The Star Spangled Banner

1814
Words by Francis Scott Key, Music by John Stafford Smith  

Lee Greenwood singing The Star Spangled Banner

O say, can you see, by the dawn’s early light,
What so proudly we hailed at the twilight’s last gleaming?
Whose broad stripes and bright stars, through the perilous fight,
O’er the ramparts we watched, were so gallantly streaming?
And the rocket’s red glare, the bombs bursting in air,
Gave proof through the night that our flag was still there.
O say does that star spangled banner yet wave
O’er the land of the free, and the home of the brave?

On the shore dimly seen through the mists of the deep.
Where the foe’s haughty host in dread silence reposes,
What is that which the breeze, o’er the towering steep,
As it fitfully blows, half conceals, half discloses?
Now it catches the gleam of the morning’s first beam,
In full glory reflected now shines in the stream:
‘Tis the Star-Spangled Banner! O long may it wave
O’er the land of the free and the home of the brave.

And where is that band who so vauntingly swore
That the havoc of war and the battle’s confusion
A home and a country should leave us no more?
Their blood has washed out their foul footsteps’ pollution.
No refuge could save the hireling and slave
From the terror of flight, or the gloom of the grave:
And the Star-Spangled Banner, in triumph doth wave
O’er the land of the free and the home of the brave.

O thus be it ever when freemen shall stand
Between their loved homes and the war’s desolation!
Blest with vict’ry and peace, may the Heaven-rescued land
Praise the Power that hath made and preserved us a nation.
Then conquer we must when our cause it is just
And this be our motto: “In God is our Trust.”
And the Star-Spangled Banner in triumph shall wave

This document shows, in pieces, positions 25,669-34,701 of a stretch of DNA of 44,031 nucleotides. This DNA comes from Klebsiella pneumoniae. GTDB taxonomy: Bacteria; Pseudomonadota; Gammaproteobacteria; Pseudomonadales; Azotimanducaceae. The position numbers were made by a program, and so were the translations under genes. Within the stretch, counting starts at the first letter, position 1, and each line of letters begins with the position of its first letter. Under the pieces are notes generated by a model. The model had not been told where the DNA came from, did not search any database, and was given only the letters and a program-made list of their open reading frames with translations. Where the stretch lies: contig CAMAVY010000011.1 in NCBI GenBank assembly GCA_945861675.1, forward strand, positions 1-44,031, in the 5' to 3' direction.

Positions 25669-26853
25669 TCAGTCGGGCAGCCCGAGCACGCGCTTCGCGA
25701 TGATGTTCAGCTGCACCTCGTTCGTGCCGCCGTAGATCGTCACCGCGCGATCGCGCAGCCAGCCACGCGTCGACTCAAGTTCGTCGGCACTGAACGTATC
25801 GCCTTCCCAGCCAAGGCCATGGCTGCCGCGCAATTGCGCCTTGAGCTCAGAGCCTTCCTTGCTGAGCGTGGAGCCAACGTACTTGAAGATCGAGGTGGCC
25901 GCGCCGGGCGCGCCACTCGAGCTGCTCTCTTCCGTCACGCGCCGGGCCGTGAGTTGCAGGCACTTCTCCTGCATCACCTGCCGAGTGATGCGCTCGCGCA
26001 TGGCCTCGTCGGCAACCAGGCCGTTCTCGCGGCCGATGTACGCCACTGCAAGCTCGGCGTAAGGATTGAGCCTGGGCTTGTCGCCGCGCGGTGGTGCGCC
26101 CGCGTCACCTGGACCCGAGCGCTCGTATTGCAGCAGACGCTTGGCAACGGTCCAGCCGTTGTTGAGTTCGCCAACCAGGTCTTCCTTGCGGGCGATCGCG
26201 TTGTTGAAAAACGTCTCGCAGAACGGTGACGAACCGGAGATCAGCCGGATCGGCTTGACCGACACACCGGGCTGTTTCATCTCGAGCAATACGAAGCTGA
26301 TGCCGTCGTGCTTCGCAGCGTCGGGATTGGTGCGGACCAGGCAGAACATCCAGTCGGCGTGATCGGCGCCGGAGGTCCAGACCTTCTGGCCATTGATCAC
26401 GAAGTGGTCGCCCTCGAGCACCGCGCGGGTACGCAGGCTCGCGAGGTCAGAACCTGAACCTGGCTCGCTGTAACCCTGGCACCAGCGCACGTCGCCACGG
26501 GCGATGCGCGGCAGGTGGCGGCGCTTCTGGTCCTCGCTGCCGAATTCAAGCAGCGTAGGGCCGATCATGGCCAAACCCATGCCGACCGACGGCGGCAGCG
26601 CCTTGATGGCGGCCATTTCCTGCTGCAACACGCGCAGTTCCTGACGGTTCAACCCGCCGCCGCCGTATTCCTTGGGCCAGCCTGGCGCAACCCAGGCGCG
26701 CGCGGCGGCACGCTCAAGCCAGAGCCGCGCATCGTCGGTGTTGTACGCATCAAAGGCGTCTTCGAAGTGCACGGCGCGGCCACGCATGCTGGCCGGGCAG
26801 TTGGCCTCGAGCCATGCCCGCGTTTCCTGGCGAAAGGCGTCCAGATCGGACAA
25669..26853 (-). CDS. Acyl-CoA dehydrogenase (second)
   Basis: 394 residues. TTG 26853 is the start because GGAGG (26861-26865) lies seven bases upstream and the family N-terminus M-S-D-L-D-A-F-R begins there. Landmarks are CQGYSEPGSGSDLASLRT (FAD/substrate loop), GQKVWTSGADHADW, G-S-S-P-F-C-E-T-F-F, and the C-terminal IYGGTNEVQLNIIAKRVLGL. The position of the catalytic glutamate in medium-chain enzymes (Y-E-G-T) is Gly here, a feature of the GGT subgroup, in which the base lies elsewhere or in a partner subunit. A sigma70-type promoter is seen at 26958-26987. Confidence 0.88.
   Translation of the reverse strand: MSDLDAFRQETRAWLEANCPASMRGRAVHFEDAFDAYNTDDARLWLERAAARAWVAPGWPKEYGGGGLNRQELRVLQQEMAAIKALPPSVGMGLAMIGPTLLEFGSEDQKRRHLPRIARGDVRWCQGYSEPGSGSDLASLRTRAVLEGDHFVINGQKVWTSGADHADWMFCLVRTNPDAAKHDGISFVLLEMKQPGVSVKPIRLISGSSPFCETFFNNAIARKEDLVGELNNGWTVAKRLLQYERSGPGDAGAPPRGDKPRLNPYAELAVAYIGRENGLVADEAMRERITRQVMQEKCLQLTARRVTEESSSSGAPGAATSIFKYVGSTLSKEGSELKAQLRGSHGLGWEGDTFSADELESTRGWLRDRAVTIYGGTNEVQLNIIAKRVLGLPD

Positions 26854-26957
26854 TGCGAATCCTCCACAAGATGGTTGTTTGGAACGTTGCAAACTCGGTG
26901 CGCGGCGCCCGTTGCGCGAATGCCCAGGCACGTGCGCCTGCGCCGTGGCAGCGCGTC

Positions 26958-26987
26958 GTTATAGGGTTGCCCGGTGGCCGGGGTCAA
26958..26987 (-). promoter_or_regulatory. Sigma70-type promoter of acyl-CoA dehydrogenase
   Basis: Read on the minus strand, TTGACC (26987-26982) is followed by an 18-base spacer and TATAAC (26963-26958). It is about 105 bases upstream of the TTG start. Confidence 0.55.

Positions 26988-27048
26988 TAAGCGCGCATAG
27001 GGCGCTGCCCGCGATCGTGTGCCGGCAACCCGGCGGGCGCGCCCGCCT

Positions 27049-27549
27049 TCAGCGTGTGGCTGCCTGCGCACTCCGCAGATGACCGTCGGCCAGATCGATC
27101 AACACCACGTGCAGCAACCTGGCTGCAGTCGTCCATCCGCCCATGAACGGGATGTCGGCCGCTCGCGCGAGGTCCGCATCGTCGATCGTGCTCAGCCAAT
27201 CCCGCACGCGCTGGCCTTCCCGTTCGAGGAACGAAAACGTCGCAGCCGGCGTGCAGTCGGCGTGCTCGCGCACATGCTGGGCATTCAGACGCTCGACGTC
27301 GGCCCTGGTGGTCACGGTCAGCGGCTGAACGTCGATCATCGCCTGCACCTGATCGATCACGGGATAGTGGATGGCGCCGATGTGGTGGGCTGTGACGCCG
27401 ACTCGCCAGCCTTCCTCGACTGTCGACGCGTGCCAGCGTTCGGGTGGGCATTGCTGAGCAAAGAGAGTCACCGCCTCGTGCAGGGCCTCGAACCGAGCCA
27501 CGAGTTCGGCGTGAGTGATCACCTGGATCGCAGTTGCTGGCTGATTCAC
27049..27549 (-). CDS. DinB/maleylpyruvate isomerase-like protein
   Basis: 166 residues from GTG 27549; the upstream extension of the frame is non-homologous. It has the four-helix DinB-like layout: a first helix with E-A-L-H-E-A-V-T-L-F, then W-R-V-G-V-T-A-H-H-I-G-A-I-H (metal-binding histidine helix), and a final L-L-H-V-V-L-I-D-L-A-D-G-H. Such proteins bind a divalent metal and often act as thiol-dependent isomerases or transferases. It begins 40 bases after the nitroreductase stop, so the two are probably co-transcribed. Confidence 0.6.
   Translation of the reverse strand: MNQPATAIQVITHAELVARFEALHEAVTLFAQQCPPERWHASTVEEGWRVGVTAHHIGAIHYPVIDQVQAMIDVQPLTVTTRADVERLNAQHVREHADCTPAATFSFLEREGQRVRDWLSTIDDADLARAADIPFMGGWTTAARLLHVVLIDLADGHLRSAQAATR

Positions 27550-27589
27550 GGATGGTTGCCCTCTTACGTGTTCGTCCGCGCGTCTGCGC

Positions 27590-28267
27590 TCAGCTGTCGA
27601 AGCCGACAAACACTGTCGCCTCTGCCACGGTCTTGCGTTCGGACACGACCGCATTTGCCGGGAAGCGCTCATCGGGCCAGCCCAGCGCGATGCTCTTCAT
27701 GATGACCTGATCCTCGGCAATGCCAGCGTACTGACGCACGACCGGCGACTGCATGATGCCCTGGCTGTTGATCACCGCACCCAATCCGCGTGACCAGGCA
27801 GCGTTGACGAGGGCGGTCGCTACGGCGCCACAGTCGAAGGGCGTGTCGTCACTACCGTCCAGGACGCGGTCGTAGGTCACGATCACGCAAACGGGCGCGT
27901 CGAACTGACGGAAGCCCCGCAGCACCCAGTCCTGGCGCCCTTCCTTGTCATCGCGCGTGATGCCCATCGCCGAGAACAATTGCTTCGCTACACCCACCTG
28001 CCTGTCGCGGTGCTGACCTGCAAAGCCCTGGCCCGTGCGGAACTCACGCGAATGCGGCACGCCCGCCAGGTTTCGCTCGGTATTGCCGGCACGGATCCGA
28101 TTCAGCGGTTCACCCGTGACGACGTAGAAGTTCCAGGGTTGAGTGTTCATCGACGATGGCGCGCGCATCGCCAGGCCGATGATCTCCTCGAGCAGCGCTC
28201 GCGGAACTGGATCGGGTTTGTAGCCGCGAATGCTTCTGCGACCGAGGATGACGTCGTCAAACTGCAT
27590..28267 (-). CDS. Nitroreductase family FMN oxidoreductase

O’er the land of the free and the home of the brave!


About the Song

The Inspiration
The song of our nation was penned by Washington attorney Francis Scott Key at a dramatic moment during the War of 1812. On the night of September 13, 1814, Key watched as our country was attacked by the British navy at Fort McHenry . After watching the rockets’ red glare and bombs bursting in air throughout the night, dawn broke. Key was expecting to find Baltimore firmly under British control, but was stunned to see a battered but still flying American flag waving in the sunrise. So inspired was Key that he wrote the poem that was to become our National Anthem, “The Star-Spangled Banner.” Set to a tune composed by John Stafford Smith, the song became America 's national anthem in 1931.

Note: Early manuscripts of the lyrics have many inconsistencies with punctuation and even spelling. The lyrics reproduced on this site use punctuation and spelling found in very early versions. As for whether to use a hyphen in the title or not, most sheet music you see will have “The Star Spangled Banner” as the title. However, in recent years, “The Star-Spangled Banner” has become the preferred spelling for usage within text. Therefore, when printing the lyrics, we use “The Star Spangled Banner”, but when writing about the anthem, we use “The Star-Spangled Banner”. 

The Code for the NationalAnthem  of the United States of America